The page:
The chances that Greear intended to scare women are next to none. Rather, the metaphor of church as promiscuous woman was likely meant as a good faith effort to shock listeners to consider the larger point about evangelism versus politics. It was done for rhetorical effect. Yet—and this is extremely important—the only people in the audience for whom this metaphor could be rhetorically effective without also engendering fear are men. Weems writes in an analogous way of the assumed audience of the Bible’s prophets:
“Only an audience that had never been raped or had never perceived rape or sexual abuse as a real threat could be expected to hear the kinds of ribald descriptions of abused women, sexual humiliation, assault, gang rape, violation, and torture that the prophets described and not recoil in fear.”
The same is true for the Southern Baptist preacher in 2021.
Greear’s rhetoric, incidental though it may have been, disciplines women to see themselves as belonging to men, to internalize male authority in destructive ways. The metaphor encourages men to align with the deity who has the power to control and punish. It is not, I submit, an effective way to confront sexual abuse in the church.
It is biblical, though. And herein lies an important point. In the same address, Greear affirmed his commitment to the Bible: “I am committed to letting the Scripture, and the Scripture alone, be our rule for faith and practice. Anything else is unnecessarily divisive.” In a recent review piece for RD, I wondered aloud whether “evangelical Christianity might be irredeemably patriarchal precisely because of its biblicism.” Patriarchy and the Bible, it seems, are natural bedfellows.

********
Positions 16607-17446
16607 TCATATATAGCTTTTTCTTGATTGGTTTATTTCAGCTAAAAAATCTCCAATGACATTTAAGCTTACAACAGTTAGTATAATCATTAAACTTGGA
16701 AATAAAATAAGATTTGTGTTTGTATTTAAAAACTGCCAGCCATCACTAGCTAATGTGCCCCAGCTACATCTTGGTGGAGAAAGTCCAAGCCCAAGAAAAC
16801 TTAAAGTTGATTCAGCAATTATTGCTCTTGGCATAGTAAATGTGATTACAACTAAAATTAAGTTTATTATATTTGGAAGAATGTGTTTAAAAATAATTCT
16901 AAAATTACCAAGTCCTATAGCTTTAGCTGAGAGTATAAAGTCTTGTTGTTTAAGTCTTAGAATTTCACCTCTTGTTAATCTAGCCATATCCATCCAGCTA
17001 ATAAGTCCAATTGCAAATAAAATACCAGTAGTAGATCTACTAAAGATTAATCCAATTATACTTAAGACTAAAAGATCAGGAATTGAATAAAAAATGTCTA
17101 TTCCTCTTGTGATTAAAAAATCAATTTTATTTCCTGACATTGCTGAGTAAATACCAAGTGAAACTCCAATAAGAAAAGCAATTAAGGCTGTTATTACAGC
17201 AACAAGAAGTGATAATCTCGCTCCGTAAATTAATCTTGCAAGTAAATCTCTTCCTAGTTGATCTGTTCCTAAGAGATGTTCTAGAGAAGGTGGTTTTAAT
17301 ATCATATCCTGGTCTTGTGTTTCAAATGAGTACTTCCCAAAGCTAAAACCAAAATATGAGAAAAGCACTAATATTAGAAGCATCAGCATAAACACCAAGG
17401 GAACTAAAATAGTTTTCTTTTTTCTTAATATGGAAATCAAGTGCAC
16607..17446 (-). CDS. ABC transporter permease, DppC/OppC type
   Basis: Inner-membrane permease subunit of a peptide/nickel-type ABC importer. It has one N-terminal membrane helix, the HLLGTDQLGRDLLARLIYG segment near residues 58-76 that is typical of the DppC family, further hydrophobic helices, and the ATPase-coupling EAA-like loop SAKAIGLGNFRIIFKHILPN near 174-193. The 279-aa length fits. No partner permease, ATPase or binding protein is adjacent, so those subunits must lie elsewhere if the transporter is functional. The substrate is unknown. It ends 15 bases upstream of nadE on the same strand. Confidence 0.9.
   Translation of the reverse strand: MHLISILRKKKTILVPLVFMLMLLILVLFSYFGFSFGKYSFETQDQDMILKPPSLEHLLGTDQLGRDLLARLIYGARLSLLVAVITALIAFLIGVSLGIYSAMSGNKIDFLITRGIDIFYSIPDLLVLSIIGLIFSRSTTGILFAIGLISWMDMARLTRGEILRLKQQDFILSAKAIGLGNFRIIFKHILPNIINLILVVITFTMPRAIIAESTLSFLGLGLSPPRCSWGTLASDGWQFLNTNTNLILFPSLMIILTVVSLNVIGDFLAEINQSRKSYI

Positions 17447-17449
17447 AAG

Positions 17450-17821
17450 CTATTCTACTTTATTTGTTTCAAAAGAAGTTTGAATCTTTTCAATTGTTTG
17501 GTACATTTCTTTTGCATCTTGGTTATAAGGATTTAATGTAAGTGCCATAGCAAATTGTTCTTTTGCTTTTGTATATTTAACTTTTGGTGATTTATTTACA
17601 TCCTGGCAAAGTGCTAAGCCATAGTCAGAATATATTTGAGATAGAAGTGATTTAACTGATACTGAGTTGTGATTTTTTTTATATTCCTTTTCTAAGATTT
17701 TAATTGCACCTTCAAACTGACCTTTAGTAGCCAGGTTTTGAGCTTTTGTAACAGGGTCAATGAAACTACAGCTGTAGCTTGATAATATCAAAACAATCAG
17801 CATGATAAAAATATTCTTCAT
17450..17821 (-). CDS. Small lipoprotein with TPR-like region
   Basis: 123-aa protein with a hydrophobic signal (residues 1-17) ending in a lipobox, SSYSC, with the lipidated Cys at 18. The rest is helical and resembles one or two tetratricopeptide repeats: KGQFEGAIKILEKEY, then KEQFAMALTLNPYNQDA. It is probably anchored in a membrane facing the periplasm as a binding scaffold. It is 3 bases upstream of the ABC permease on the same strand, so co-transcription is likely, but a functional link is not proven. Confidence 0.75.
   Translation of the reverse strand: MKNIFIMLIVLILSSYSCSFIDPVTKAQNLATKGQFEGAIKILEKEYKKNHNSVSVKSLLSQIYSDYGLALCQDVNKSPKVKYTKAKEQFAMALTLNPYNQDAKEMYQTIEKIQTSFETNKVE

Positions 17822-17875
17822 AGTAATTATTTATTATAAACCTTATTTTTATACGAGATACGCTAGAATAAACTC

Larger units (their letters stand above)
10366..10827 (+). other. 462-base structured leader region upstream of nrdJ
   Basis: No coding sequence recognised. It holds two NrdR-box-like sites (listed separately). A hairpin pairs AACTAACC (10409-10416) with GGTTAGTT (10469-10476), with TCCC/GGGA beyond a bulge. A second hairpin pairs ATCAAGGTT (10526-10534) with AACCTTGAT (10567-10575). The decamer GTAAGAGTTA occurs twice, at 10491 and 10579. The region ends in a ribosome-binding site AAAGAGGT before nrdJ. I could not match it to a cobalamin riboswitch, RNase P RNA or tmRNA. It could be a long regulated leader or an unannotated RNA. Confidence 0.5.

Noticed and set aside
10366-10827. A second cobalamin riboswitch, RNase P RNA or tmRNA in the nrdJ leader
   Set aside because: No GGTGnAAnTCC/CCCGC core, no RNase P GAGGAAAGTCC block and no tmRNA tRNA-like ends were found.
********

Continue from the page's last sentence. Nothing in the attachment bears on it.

Despite the attention on newly elected SBC president Litton as a “moderate,” his leadership is unlikely to change the SBC’s linking of sexism and biblicism. In a statement given to the fundamentalist Council on Biblical Manhood and Womanhood leading up to the high profile election, Litton wrote:
“To us as Southern Baptists, our convictions about the Bible are tied to our understanding of gender and the roles of men and women in the church. So, in the conservative resurgence we addressed the doctrine of inerrancy, and because the Bible is God’s Word, it is perfect and authoritative. That means we should take the passages on gender to mean what they say, and His Word should always occupy our attention.”
But if we learn anything from Greear’s speech yesterday, let’s remember that it’s not the public proclamations of doctrine that help us the most in analyzing conservative white evangelicalism in the U.S. Rather, we must pay attention to their uninterrogated assumptions that the Bible is good for everyone.